• Estimated monthly business expenses
  • Personal income, Social Security number and date of birth

Decide and apply

Research business credit cards and pick the ones that best fit your business’s needs and goals. Ask yourself a few questions to help you narrow down your search:

  • How can you maximize rewards based on your spending?
  • What are the card’s fees (annual fees, foreign transaction fees, maintenance fees, etc.)?
  • What kinds of purchases do you plan on making with the card and where (restaurants, wholesalers, airlines)?
  • How often do you anticipate using the card and how much are you looking to spend?
  • Does the card issuer report your business card activity to business credit bureaus and consumer credit bureaus?

Once you’ve decided on what card(s) to apply for, the application process is fairly similar to applying for consumer credit cards. You can apply online or in person at a bank, credit union, etc. Avoid applying for too many credit cards at once. One hard credit check will briefly drop your scores. You’ll only multiply that effect with several hard checks.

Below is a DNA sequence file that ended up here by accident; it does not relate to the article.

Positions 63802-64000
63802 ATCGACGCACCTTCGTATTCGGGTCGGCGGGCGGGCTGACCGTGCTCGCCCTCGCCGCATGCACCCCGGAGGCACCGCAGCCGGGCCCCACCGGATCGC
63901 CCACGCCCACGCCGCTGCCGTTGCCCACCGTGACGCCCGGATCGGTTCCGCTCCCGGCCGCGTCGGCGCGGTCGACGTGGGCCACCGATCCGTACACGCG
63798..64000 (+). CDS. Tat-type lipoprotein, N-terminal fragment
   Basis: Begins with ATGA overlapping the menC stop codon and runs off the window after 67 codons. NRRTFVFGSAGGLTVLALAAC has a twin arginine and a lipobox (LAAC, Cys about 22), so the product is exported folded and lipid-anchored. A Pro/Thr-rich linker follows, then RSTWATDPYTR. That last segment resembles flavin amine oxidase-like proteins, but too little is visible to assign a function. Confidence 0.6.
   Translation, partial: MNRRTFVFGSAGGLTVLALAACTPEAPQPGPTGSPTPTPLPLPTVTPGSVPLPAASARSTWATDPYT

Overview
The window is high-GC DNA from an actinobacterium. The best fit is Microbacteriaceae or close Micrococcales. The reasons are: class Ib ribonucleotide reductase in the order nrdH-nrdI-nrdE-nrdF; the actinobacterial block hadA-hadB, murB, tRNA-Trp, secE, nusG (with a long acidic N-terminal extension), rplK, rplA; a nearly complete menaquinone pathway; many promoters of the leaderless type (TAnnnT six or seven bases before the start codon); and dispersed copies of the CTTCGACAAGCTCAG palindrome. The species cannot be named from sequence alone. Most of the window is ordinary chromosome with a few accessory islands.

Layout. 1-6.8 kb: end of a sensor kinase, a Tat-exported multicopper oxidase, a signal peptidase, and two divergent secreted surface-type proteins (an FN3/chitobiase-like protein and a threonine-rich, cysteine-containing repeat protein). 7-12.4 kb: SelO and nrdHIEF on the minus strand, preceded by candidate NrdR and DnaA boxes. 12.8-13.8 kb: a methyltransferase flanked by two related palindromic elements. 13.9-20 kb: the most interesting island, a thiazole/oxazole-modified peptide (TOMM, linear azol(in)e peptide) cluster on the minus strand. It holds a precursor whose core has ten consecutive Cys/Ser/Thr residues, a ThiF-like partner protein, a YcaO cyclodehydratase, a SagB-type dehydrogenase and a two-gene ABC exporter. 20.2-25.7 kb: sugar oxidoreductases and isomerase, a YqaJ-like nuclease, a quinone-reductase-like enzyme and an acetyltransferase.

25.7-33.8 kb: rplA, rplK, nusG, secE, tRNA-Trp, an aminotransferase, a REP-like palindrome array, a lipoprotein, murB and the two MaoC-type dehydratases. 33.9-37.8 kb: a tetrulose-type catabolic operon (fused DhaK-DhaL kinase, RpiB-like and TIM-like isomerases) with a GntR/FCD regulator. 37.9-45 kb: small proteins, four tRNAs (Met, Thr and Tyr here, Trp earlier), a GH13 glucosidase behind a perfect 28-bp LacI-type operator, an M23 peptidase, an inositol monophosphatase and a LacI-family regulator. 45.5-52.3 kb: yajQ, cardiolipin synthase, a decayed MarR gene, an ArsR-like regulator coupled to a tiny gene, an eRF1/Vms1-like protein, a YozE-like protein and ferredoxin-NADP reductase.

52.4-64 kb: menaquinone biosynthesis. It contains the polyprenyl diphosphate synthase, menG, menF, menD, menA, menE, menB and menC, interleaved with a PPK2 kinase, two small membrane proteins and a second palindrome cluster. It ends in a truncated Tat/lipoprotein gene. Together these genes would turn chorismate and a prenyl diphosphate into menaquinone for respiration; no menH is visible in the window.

If you aren’t immediately approved, the credit card issuer should send an approval letter in 7 – 10 business days. If you’re approved, you’ll likely receive your new card in 7 – 14 business days.

Start using your card

Once you receive your card, activate it and start swiping – responsibly. Use your business credit card for purchases that help your business grow.

Pro tip: Use your card for purchases you can pay off in full by the statement due date.

When you pay off your entire card balance, you aren’t charged interest, you stay out of credit card debt, you keep your credit utilization (which plays a big part in calculating your credit scores) low and you give your credit scores a boost.

And if you’re having trouble paying off your business debts, there are steps you can take and strategies you can implement to help get you back on track.

Build a Strategy Before Getting a Card

The process of getting a business credit card is fairly simple, especially when you’re prepared and know what to expect.

Always consider your business’s needs and goals when deciding which credit card meets the assignment. Make your life, or at least the application process, a little easier and collect all the information you’ll need to apply ahead of time.

And have a strategy in place for responsibly using the credit card and paying it off.

ICYMI

In Case You Missed It

  1. Generally speaking, you should only use a business card for business expenses

  2. If you can’t use business revenue to pay off your card’s balance, you’ll have to pay it off with your own money

  3. Card issuers may consider both your business and personal credit when you apply for a credit card, especially if your business is new and hasn’t established a credit history